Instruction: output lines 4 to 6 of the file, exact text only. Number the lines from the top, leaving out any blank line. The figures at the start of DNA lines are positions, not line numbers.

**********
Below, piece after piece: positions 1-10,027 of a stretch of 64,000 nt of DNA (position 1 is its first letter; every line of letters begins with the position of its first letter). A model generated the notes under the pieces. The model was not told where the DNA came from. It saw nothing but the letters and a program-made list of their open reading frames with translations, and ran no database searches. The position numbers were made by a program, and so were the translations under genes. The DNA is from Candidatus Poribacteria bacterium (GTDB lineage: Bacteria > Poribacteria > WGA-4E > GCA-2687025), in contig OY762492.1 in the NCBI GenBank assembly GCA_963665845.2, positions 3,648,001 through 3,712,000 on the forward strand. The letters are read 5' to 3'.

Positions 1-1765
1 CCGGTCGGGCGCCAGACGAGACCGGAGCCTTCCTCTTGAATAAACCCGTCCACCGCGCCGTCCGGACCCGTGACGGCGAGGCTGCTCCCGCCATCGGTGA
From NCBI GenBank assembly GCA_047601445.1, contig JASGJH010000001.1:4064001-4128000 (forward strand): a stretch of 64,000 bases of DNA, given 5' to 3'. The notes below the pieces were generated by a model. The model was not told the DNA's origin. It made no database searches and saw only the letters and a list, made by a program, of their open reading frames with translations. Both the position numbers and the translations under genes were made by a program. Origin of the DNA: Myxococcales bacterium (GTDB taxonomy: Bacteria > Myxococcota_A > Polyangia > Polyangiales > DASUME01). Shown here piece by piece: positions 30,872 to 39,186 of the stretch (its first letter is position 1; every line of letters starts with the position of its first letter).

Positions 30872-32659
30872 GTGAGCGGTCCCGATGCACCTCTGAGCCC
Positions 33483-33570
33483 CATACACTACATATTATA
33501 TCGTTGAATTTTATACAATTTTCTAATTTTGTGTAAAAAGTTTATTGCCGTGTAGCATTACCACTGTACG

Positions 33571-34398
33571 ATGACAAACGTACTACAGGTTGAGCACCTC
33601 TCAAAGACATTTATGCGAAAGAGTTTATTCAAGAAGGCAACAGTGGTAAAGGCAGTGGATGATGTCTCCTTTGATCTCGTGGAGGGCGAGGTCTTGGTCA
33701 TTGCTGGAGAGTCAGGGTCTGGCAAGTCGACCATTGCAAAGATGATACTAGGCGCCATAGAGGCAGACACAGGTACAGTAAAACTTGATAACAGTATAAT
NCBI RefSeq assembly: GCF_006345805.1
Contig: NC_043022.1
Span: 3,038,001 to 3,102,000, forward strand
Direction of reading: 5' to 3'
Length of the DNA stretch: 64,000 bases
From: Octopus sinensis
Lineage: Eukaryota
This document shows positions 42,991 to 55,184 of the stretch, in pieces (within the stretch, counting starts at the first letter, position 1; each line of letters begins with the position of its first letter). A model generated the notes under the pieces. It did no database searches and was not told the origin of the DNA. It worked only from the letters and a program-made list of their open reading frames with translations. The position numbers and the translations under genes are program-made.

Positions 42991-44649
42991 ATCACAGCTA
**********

From NCBI GenBank assembly GCA_047601445.1, contig JASGJH010000001.1:4064001-4128000 (forward strand): a stretch of 64,000 bases of DNA, given 5' to 3'. The notes below the pieces were generated by a model. The model was not told the DNA's origin. It made no database searches and saw only the letters and a list, made by a program, of their open reading frames with translations. Both the position numbers and the translations under genes were made by a program. Origin of the DNA: Myxococcales bacterium (GTDB taxonomy: Bacteria > Myxococcota_A > Polyangia > Polyangiales > DASUME01). Shown here piece by piece: positions 30,872 to 39,186 of the stretch (its first letter is position 1; every line of letters starts with the position of its first letter).

Positions 30872-32659
30872 GTGAGCGGTCCCGATGCACCTCTGAGCCC